Meet­ing the mo­ment

The Tories need some fresh ideas to re­vive the econ­omy af­ter Covid-19

The Daily Telegraph - Business - - Front Page - Ryan Bourne

Politi­cians rarely let a cri­sis go to waste. But even by their stan­dards, speeches by Michael Gove, Min­is­ter for the Cab­i­net Of­fice, and Boris John­son, the Prime Min­is­ter, this past week took some lib­er­ties in claim­ing Covid-19 jus­ti­fied their long-de­sired pol­icy agen­das.

Gove made the case for an ap­proach to gov­ern­ment in­spired by Amer­i­can “New Deal” pres­i­dent Franklin D Roo­sevelt. In Gove’s in­ter­pre­ta­tion of FDR’s legacy, gov­ern­ment should be an­i­mated by the con­cerns of the “For­got­ten Man,” while con­stantly ex­per­i­ment­ing and eval­u­at­ing the ef­fec­tive­ness of poli­cies. John­son in­voked the Roo­sevel­tian spirit more di­rectly in the call for a state-led eco­nomic re­bal­anc­ing, with a Con­ser­va­tive “New Deal” to “level up” the coun­try via in­vest­ment in pub­lic ser­vices and in­fra­struc­ture.

Now, it seems con­tra­dic­tory to de­mand ad­her­ence to ev­i­dence while tak­ing in­spi­ra­tion from a US pres­i­dent who presided over weaker eco­nomic out­comes than his Thir­ties Bri­tish con­tem­po­raries. It’s odd to ex­tol the virtues of eval­u­a­tion and then ig­nore the lack of long-term pro­duc­tiv­ity div­i­dends from New Labour’s “in­vest­ment” or Ja­pan’s Nineties in­fra­struc­ture drive. It’s bizarre to pre­tend this agenda is “new” when most ideas have been pre-an­nounced.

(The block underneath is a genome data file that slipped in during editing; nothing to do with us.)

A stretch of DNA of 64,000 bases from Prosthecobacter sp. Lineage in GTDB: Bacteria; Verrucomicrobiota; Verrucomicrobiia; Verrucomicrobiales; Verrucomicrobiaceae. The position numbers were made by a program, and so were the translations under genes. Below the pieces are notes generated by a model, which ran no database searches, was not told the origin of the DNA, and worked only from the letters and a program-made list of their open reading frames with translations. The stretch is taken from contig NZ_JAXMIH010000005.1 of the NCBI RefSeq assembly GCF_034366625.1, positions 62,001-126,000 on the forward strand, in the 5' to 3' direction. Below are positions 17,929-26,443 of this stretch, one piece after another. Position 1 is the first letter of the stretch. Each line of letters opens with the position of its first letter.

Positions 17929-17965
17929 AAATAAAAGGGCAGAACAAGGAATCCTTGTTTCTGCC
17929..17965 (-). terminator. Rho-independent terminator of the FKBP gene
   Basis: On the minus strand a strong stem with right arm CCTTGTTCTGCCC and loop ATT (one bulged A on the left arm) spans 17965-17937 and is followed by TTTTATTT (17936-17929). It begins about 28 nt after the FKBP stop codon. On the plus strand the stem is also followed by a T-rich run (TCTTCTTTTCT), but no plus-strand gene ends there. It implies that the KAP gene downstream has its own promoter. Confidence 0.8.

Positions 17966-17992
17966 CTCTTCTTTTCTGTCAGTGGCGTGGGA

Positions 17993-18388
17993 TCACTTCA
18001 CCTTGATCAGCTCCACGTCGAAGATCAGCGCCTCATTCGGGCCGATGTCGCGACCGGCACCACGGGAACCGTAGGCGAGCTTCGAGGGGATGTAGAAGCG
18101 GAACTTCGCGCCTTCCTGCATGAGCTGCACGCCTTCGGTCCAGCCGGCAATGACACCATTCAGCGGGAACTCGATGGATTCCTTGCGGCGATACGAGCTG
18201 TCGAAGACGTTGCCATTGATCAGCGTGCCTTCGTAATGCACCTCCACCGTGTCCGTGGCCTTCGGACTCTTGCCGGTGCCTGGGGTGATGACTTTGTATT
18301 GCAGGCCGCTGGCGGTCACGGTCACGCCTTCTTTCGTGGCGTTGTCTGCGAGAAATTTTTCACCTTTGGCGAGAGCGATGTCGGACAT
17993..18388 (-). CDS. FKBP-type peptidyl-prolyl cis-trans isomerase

But to ques­tion the Con­ser­va­tives here on em­pir­i­cal grounds is to mis­un­der­stand what is re­ally go­ing on. In­vok­ing Roo­sevelt was po­lit­i­cal fram­ing. The mes­sage was that the Con­ser­va­tives de­sire eco­nomic trans­for­ma­tion, while sig­nalling firmly that their agenda isn’t the Tory party’s of the Eight­ies. For all the ar­gu­ments over the de­sir­abil­ity and how elec­torally sen­si­ble this Left­ward shift on eco­nomics is, the pack­ag­ing is more about rank elec­toral pol­i­tics than any ev­i­dence ba­sis for the ideas.

That’s not to say all of the pro­pos­als were statist or, in­deed, bad. Plan­ning re­form is a long over­due pro-mar­ket pol­icy that would ben­e­fit the poor. Gove is right about civil ser­vice group­think, in­er­tia and, in prin­ci­ple, the need for de­cen­tral­i­sa­tion of power too. No, the real prob­lem is the glid­ing over of the more im­me­di­ate eco­nomic down­turn at hand, pre­tend­ing that some­how what the Con­ser­va­tives in­tended to do any­way is si­mul­ta­ne­ously the an­swer to our short-term woes. It would be in­cred­i­bly con­ve­nient if an un­ex­pected, virus-caused de­pres­sion of ac­tiv­ity in in­dus­tries re­quir­ing phys­i­cal in­ter­ac­tions led one to the ex­act same pol­icy agenda as for tack­ling ma­jor struc­tural in­equal­i­ties across the coun­try. Yet that is what Boris would have us be­lieve. He warned we are in the pe­riod be­tween the light­ning flash and the thun­der­clap, un­sure as to the de­struc­tion we will see as lock­downs are lifted. Yet we are told that Covid-19 high­lights the need to “dou­ble down on lev­el­ling up” any­way, with large state in­vest­ments on ev­ery­thing from HS2 to so­cial care “be­cause that is what the times de­mand”.